Electrician Brandon, left, mentored Bissell employment assistance services client Ron, right, as Ron worked on the LED retrofit and got back on the path to completing his electrician apprenticeship.
Bissell’s chief operating officer, Louise Traynor, is committed to making Bissell a green-energy leader in its community, and Newo was privileged to have the following conversation with her about the underlying values that prompted the Bissell’s decision to green its energy use (edited for length):
What drew you to non-profit work?
I started out my career as a mechanical engineer, working in power generation. What’s become clear to me over the years is that I’m trying to live from a value-based place, so where I want to spend my time needs to match up with what I value.
Can you speak to some of those beliefs and values?
People have something to offer society no matter what their station in life, no matter what circumstances they’ve come into or through, or are going to face in the future. Some of us start out thinking we’re going to do this great thing and we’re going to give to the community. And you discover over time that it’s actually this real give and take…Just imagine if you could believe in the potential of someone. And within that potential, you could forgive the fact that they are not as logical as you, they are not as equipped as you — they are smarter than you. They have more experience and really get it more than you. Imagine if you could extend that to someone else.
What is Bissell Centre all about?
Bissell Centre is endeavouring to end poverty in our community and bring prosperity, not just financial, but in terms of culture and relationships. Think of prosperity less as the figure in your bank account or the size of your mortgage, but more in terms of being part of a supportive and connected community. That’s the prosperity we’re trying to get towards, although, obviously, it’s hard to feel prosperous when you don’t have enough to meet your basic needs.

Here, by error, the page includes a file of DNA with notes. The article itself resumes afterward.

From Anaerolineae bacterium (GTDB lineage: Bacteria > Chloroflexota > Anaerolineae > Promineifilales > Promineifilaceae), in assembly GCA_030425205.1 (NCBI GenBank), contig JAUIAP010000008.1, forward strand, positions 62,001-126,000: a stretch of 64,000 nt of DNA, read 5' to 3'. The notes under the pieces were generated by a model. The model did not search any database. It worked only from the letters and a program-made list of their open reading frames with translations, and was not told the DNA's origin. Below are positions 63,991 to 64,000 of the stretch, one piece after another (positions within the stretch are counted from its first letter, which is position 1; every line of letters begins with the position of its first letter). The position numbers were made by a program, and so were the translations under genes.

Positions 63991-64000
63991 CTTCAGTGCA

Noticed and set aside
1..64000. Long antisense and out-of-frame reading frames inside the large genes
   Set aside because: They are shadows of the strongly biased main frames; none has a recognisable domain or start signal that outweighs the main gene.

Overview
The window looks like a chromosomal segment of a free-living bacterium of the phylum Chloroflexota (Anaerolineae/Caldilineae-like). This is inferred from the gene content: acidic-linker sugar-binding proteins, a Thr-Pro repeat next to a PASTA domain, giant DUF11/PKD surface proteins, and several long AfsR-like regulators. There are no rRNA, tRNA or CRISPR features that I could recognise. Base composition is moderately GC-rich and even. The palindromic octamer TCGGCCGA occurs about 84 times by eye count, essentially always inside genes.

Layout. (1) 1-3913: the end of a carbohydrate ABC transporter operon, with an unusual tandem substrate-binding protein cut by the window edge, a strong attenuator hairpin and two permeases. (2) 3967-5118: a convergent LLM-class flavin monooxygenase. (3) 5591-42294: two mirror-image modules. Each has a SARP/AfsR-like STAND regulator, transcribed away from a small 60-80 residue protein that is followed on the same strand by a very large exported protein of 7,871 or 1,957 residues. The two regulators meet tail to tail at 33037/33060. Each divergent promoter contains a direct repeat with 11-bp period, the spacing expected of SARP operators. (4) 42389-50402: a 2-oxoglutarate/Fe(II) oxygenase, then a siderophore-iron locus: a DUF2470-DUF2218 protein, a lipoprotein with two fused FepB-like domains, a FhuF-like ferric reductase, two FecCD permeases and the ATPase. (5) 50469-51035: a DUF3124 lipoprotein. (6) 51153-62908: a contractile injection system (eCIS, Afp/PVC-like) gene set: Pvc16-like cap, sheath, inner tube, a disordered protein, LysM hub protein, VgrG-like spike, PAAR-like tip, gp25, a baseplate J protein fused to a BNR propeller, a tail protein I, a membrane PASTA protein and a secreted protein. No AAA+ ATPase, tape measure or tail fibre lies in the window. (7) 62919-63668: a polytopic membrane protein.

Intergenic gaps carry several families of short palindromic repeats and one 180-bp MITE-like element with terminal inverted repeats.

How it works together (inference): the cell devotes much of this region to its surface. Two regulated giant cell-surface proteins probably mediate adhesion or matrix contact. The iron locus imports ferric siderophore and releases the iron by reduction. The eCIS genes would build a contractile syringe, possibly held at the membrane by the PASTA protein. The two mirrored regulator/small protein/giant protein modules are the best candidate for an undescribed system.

Tell us more about Bissell’s employment assistance services.
Bissell provides employment for folks who are looking for employment and provides workers for businesses who are looking for workers. A few years ago, we asked the folks accessing employment services whether they would be interested in working in the solar industry. We knew already that a lot of the folks that we work with have come from heavy industry and the oil field. I’ll admit we had a little bit of bias about what those folks would be into, but we had a waiting list for a solar training program within a couple of days. We’re just really inspired by the idea that instead of being the people last picked on the team, they could be part of a new industry, of a growing field, of a place where they were doing something new and innovative. I think sometimes we think that folks, because they have lost an opportunity or because they’re struggling, that they’ve lost interest and inspiration in life, and that’s not the case.
How long have Newo and Bissell been working together?
About five years ago, Bissell applied to EcoCity Edmonton for funding to install solar on one of our buildings and at the same time, utilize our employment services workers to be involved in the installation. We talked with different companies along the way, but it didn’t feel like there was a clear path. We went to this celebration of all the people who had been chosen to receive funding and [were introduced to folks from] Newo, who were already interested in training people, approaching it from this very holistic mindset. We chose to work with them to install the array on top of our Bissell West building, and they did three different training cohorts for folks in our employment services program. Newo has taken a few of those folks since and employed them on other jobs throughout the city and region, which has been just amazing and really builds that confidence and believability for the folks in employment services that this is a pathway that actually leads to something.